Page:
Slye on Koh

by Peggy McGuinness

Professor Ron Slye has a helpful defense of the Koh nomination up at Foreign Policy.  His post includes this very useful description of “transnational legal process” noting, importantly, that TLP is a descriptive theory of how law crosses borders.  Somehow this fact has eluded much of the MSM discussion:

All transnationalism does, in a nutshell, is work to describe and understand how law develops in a globalizing world. It is not prescriptive, purporting to say how international law and domestic law, or public and private law, should interact; nor does it attempt to answer whether the United States should adopt or reject a particular rule of international law. Instead, it challenges the descriptive power of international law’s traditional dichotomies, between public and private, and domestic and foreign law. It recognizes that states are not the only actors in international law — that organizations such as the United Nations, for instance, play a vital role. It also examines how international actors interpret, internalize, and enforce laws.

This is hardly a radical approach — in fact it is solidly within the mainstream of academic legal scholarship, legal practice, and U.S. constitutional law. Everyone from corporate lawyers to International Criminal Court prosecutors recognize the dynamic relationships between domestic and international law. And the vast majority of international law scholarship, whether “liberal” or “conservative,” concerns the proper relationship between international and domestic law. No one questions that international law exists or matters.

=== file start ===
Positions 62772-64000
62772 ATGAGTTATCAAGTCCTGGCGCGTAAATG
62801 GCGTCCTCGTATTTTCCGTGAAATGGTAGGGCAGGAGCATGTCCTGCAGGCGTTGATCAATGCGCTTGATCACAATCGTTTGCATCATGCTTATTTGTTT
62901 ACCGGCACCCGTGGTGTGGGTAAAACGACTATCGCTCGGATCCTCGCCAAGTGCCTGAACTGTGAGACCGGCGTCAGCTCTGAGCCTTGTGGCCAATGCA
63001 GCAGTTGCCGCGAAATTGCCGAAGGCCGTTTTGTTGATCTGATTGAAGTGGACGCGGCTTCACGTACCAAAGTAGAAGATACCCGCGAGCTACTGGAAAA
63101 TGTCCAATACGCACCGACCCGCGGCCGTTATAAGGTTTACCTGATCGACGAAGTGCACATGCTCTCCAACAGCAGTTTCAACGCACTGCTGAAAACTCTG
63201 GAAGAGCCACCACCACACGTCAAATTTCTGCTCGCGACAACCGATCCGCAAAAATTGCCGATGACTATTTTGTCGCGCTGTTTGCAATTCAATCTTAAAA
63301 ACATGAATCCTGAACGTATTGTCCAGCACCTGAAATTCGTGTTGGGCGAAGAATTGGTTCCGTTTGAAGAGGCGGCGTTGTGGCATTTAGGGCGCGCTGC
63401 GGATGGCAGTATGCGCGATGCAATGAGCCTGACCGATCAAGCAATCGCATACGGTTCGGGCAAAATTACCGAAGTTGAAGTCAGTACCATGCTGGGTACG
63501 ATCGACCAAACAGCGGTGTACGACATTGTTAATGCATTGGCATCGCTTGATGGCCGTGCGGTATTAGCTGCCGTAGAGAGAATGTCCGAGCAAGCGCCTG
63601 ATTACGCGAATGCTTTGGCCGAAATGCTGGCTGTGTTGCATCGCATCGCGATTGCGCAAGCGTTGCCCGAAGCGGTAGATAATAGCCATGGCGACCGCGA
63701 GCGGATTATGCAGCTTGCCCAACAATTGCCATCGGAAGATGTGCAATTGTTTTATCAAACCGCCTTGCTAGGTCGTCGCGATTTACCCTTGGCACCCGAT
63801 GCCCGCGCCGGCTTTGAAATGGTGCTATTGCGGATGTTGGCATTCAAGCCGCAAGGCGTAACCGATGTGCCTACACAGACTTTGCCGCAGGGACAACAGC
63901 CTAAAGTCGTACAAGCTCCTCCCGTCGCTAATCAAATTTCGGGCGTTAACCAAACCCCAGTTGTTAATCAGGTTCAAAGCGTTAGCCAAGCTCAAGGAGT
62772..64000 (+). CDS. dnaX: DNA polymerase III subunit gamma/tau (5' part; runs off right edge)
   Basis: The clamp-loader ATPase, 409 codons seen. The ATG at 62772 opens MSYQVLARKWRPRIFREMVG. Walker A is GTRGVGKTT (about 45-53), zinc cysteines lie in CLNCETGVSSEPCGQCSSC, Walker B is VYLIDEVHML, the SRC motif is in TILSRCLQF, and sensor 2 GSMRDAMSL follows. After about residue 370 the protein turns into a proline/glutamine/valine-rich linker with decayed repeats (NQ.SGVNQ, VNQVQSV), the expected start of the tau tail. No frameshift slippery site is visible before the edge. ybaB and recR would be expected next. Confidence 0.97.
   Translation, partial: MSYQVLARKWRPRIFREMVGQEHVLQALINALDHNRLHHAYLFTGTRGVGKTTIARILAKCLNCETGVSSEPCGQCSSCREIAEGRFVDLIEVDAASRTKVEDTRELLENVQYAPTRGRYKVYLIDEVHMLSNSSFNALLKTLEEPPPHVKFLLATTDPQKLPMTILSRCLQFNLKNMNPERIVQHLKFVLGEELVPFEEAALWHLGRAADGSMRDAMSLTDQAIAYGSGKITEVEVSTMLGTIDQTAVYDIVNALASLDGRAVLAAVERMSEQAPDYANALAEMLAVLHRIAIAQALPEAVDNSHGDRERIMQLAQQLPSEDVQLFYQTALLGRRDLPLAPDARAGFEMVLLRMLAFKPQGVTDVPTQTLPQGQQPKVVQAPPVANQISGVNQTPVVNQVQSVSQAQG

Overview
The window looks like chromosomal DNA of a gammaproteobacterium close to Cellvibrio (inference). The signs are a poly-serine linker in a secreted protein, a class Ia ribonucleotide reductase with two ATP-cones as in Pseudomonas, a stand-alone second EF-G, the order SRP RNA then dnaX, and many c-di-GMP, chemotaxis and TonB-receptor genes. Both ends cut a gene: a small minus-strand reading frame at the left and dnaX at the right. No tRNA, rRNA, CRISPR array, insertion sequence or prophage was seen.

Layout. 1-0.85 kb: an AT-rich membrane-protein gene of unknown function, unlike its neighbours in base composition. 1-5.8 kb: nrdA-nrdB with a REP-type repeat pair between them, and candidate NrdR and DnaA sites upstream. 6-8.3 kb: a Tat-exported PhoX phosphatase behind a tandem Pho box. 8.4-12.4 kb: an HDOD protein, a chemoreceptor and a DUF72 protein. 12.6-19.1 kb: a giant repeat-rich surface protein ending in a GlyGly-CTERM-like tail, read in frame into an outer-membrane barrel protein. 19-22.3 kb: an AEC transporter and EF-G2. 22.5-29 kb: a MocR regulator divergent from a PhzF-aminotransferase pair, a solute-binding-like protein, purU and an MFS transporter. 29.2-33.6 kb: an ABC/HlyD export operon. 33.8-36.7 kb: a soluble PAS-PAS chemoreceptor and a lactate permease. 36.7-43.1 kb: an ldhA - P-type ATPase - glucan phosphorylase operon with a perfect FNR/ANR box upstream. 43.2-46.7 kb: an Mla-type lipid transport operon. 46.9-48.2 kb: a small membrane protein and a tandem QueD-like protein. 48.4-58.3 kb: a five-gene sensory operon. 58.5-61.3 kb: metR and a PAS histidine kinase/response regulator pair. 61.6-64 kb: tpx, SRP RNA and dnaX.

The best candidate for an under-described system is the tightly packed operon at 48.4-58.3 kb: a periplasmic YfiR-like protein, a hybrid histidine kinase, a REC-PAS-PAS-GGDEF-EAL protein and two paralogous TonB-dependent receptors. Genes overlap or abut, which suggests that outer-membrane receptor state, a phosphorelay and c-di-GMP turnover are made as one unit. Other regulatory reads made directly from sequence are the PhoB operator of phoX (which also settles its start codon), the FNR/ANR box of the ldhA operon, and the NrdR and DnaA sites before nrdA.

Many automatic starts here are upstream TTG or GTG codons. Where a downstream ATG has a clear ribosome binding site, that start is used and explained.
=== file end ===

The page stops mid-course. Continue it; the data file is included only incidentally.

Additionally, the power to create and enforce laws now lies outside capital courtrooms — and thus requires a transnationalist approach. The World Trade Organization ensures a level playing field for international trade; the World Intellectual Property Organization protects patents globally; and U.N. Security Council resolutions impose financial sanctions on states. The State Department needs a counselor who understands all such global actors.

http://opiniojuris.org/2009/04/21/slye-on-koh/

One Response

  1. “All transnationalism does [...] is [...] describe [...].  It is not prescriptive, purporting to say how international law and domestic law, or public and private law, should interact; nor does it attempt to answer whether the United States should adopt or reject a particular rule of international law.”

    In its theoretical accounts of behavior, yes, transnationalism is descriptive.  But when one questions – as Koh has – whether US reservations declaring that a treaty is not self-executing have any legal effect, and when one argues – as Koh does – that unratified treaties, though they may deal with matters traditionally within the domestic prerogative, are nevertheless automatically binding as federal common law if they attain the status of CIL, then one has left the realm of pure description and gone over precisely to prescriptively “say[ing] how international law and domestic law [...] should interact.”

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